Jon Stewart isn’t getting a taste of his own medicine. He’s gargling a nectar of his own creation.
And, without a whiff of irony, he’s none too pleased about it.
Stewart supported the pandemic lab leak theory more than a year ago on “The Late Show,” confounding both host Stephen Colbert and Progressive Nation.
Don’t listen to comedians, we were (suddenly) told. Why would he put his credibility on the line to support a fringe theory, others cried?
His critics took the bit personally, understanding some may start to question the Official Narrative on a subject they deemed closed. He had betrayed the group by stepping outside the liberal bubble and flexing some common sense.
“Oh my God, there’s been an outbreak of chocolatey goodness near Hershey, Pennsylvania. What do you think happened?’ Like, ‘Oh I don’t know, maybe a steam shovel mated with a cocoa bean?’ Or it’s the f***ing chocolate factory.”
The blistering proved so shocking he’s still talking about it.
The subject came up again after the Department of Energy announced it, too, supported the lab leak theory along with the F.B.I., a gaggle of formerly banned scientists and a public exhausted by media lies on the matter.
Suddenly, Stewart realized America isn’t willing to embrace debate on contentious issues.
“The larger problem with all of this is the inability to discuss things that are within the realm of possibility without falling into absolutes and litmus-testing each other for our political allegiances as it arose from that … my bigger problem with that was I thought it was a pretty good bit that expressed kind of how I felt, and the two things that came out of it were ‘I’m racist against Asian people’ and ‘how dare I align myself with the alt-right.’”
The bigger question is clear.
Why is Stewart shocked by that response? Has he been hiding under a rock since leaving “The Daily Show” in 2015? What he faced is a microscopically small version of what’s happening across the culture.
Over and again.
Speak the “wrong” truth and you’ll be chased from polite society. Embrace free speech, a la Joe Rogan, and you’re a MAGA-hat wearing Trumpster. J.K. Rowling went from beloved author to pariah by deviating from part, but certainly not all, of the trans community’s agenda.
Dave Chappelle, the comedy GOAT, nearly saw his career collapse for telling jokes about the trans community.
And we have Stewart to partly blame for this corrosive mindset.
Stewart’s “Daily Show” reinvented satire for the modern age. The Johnny Carson model that endured for decades – hit both parties and do it with a smirk – got thrown into the circular file.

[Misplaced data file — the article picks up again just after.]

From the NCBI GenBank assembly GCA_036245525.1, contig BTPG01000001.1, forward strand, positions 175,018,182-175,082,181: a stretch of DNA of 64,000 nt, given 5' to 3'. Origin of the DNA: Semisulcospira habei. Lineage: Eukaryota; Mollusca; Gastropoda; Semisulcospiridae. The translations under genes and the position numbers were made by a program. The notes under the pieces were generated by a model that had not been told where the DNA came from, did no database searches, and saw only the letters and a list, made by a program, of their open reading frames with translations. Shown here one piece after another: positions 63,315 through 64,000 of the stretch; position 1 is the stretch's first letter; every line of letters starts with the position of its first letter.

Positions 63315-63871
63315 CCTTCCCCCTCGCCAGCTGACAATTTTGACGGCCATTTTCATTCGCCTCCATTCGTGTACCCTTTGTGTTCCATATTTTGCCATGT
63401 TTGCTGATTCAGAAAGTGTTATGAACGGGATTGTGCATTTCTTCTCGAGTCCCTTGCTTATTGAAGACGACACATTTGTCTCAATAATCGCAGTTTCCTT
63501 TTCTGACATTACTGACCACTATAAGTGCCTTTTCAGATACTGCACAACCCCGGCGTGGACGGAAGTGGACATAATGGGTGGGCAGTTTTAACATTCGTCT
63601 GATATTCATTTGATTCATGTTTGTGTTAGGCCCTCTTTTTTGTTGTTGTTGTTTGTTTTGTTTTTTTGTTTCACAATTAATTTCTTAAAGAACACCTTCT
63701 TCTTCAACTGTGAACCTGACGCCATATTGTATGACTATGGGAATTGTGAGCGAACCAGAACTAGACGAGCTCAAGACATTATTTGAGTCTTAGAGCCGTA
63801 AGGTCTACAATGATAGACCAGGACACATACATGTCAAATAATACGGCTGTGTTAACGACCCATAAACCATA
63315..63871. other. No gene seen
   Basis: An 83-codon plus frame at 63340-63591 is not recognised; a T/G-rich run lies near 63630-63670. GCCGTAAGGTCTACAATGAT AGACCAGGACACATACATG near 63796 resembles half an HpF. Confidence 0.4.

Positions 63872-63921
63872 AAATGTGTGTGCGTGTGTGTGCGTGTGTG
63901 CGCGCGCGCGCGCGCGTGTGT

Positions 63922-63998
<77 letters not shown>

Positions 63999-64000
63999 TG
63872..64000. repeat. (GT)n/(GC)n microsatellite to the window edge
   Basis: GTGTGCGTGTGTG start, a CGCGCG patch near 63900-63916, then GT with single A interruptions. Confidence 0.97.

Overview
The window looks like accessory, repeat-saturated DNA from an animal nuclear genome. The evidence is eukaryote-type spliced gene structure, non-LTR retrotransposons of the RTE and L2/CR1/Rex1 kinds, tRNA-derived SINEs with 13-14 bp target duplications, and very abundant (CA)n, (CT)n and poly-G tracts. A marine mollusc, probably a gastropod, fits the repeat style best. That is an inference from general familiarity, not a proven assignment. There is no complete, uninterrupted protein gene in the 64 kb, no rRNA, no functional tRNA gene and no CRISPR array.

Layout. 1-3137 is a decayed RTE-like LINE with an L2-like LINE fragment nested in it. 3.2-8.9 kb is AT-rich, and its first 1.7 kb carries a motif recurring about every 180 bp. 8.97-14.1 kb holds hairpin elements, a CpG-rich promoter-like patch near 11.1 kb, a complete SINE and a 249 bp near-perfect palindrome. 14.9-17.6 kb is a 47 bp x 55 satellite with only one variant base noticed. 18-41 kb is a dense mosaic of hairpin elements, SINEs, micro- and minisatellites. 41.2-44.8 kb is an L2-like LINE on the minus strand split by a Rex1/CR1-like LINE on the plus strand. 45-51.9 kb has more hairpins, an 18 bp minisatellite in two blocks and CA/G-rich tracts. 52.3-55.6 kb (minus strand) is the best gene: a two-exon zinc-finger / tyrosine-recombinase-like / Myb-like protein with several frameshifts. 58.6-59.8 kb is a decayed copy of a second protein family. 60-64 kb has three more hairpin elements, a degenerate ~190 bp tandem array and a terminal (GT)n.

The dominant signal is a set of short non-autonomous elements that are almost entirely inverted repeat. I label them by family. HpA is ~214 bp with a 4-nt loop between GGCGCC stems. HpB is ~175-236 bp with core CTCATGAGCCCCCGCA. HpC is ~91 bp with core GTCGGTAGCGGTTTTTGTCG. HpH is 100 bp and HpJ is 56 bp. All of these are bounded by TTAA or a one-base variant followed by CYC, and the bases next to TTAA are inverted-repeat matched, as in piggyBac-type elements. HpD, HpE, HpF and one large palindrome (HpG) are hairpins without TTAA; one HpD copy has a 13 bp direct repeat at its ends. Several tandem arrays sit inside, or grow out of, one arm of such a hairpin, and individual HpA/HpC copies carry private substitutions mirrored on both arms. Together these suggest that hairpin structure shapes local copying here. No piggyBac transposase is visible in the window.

He provided a template for one-sided political satire, with several “Daily Show” alums literally following in his footsteps (Samantha Bee, Stephen Colbert, John Oliver). Stewart’s hard-Left model shredded anyone who disagreed with his world view.
They were Nazis, racists and more for not nodding along with every Stewart-like hymnal. Would this “Saturday Night Live” skit exist without Stewart’s handiwork?
That’s partially on Stewart and his legacy.
Does it matter if the new wave of hateful late-night hosts doubled down on his strategy? They learned it from watching him, and a corrupt media amplified their rage along the way.
Tribalized late-night is hurting America. Watch a steady dose of “The Late Show” and you’d have no idea how much President Joe Biden stumbles and bumbles his way through the White House. You’d never know Vice President Kamala Harris is the undisputed Word Salad Champion two years running.
No, instead, you’d be fed a steady diet of Fake News (Russian collusion, anyone?) and tortured headlines demonizing anyone to the Right of Sen. Bernie Sanders. The Stewart-ified comedy landscape can’t mock Biden, Harris or Mayor Pete, leaving it to guerrilla comics to pick up the slack.
is it any wonder your average Colbert fan wouldn’t mind seeing Fox News shuttered for good?
We can see this sentiment reflected in the current censorship wave. Progressives who once stood for free speech have little to say as famous authors find their words sent down the memory hole, comics get shadow banned for telling the “wrong” jokes and few journalists care enough to share what the Twitter Files revealed.
Of course progressives melted down when Stewart questioned one of their holy tenets, that COVID-19 sprang from a wet market (even though no one has the evidence to support that theory?). And they’ll melt down anew if Stewart says anything else that defies the progressive playbook.
The worst part?
Stewart has a golden opportunity to fix what he helped create. Apple TV+’s “The Problem with Jon Stewart” may boast a tiny audience, but he could use the platform to undo some of the damage he’s done over the years.
Instead, Stewart has used his “Problem” to double-down on those corrosive forces. It’s hardly the first time reality snuck up on the 60-year-old.
Last year, he simultaneously suggested Cancel Culture isn’t real and defended Chappelle from Cancel Culture attacks.
Stewart’s “Problem” won’t go away without a heaping helping of self-awareness. And an apology wouldn’t hurt.